Five weapons of tai chi also relate to the ideas behind the Five Phase theory. Just as the elements represent the inner quality of each movement, they play the same role for weapons. It can be said that there is a partnership between each movement and its allied weapon. Each pair has distinct applications, and these are related to particular tactics in hand-to-hand combat.
In terms of the weapons themselves, earth is represented by an empty hand, metal by a saber, wood by a staff, water by a two-edged sword, and fire by a spear.
In the same way that earth is thought of as mother to the other elements, all weapons are considered to be descendants of the empty hand. In action, the natural ability of the open hand is grasping. It can control the two-edged sword if it can grasp it. This depicts earth mastering water.
The two-edged sword defeats the penetrating force of the spear. Here water extinguishes fire. The spear, in turn, subdues the hacking effect of the saber: Fire overcomes metal. The hacking action of saber, in its turn, can split the wooden staff; and so we see metal overcoming wood. Finally, the staff will break the bones of the open hand, and we see wood overcoming earth.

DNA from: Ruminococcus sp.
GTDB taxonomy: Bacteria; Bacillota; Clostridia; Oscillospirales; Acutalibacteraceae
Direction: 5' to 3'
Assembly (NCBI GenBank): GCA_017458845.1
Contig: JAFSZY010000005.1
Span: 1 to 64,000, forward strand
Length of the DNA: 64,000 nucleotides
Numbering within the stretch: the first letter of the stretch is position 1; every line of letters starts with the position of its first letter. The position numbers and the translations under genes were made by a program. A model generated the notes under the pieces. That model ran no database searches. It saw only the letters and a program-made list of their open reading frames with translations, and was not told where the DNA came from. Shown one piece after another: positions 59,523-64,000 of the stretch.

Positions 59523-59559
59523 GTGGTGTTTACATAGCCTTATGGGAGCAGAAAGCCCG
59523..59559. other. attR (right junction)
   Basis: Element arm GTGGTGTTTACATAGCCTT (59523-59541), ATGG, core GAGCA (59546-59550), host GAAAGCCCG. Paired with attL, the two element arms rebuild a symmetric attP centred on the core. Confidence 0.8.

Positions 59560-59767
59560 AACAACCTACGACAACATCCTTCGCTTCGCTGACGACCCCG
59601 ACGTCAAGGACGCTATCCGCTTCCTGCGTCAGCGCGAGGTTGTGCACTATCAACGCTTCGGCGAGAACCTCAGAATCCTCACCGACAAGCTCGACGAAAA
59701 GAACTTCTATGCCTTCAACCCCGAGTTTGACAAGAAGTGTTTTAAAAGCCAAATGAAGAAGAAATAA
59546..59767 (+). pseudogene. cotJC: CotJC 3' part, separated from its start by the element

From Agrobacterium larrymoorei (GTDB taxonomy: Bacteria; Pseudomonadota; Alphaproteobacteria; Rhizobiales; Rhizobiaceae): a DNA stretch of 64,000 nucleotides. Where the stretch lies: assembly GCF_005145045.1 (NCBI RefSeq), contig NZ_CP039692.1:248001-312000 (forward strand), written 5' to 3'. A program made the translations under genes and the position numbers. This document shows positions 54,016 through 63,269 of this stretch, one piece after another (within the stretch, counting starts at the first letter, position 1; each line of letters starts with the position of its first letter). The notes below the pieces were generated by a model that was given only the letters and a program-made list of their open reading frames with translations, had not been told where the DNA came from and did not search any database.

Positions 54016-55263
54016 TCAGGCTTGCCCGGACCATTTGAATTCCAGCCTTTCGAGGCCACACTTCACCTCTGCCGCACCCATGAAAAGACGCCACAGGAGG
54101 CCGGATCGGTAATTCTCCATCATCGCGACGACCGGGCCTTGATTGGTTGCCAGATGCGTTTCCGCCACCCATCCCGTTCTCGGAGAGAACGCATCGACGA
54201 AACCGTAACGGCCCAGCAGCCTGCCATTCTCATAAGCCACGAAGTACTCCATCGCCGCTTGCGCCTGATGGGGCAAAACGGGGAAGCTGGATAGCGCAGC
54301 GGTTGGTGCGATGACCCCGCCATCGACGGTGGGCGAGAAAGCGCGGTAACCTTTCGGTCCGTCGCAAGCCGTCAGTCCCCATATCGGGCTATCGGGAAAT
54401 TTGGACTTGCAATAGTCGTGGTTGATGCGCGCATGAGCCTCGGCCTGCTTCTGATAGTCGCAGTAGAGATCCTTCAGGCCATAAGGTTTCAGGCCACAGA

Each of the weapons of tai chi is also paired with a tai chi movement. The open hand, for example, is paired with central balance, a term used to express the inner poise and assurance from which all other movements should proceed.
Step and look left is related to metal and so is hard by nature. In action, a step and look to the left is followed by a right fist. If we study the cycle of construction, we find that metal is produced from earth and so, as a result of this association, the right fist should be delivered with inner poise and assurance.
Water depicts a special type of retreat. This is not the full flight of a defeated army but the tactical surrender of a useless position. In terms of the tai chi postures, it means to step back and it possesses the quality of suppleness. When the hardness of metal supports the pliability of water, we have a defensive position that is flexible. But it could become an offensive position in an instant.
Look right is the movement related to wood, and it is said to embody might. When associated with water, the move implies a supple strength. Advance is associated with fire and refers to the offensive movement of stepping ahead. Coupled with wood, the natural ferocity of fire is fueled and increased. As you can see, the creative sequence is applied in an offensive manner.
The destructive sequence is applied in exactly the opposite manner, defensively. In this sequence, we see the phases, in the form of the elements, used to counteract each other. Earth overcomes water, and water subdues fire. Fire counters metal, which, in turn, subdues wood. The two cycles can also be understood in terms of expansion, represented by the aggressive pattern, and contraction, represented by the defensive pattern.
Tai chi is not just for self-defense. Learn the beneficial effects tai chi can have on a practitioner's health on the next page.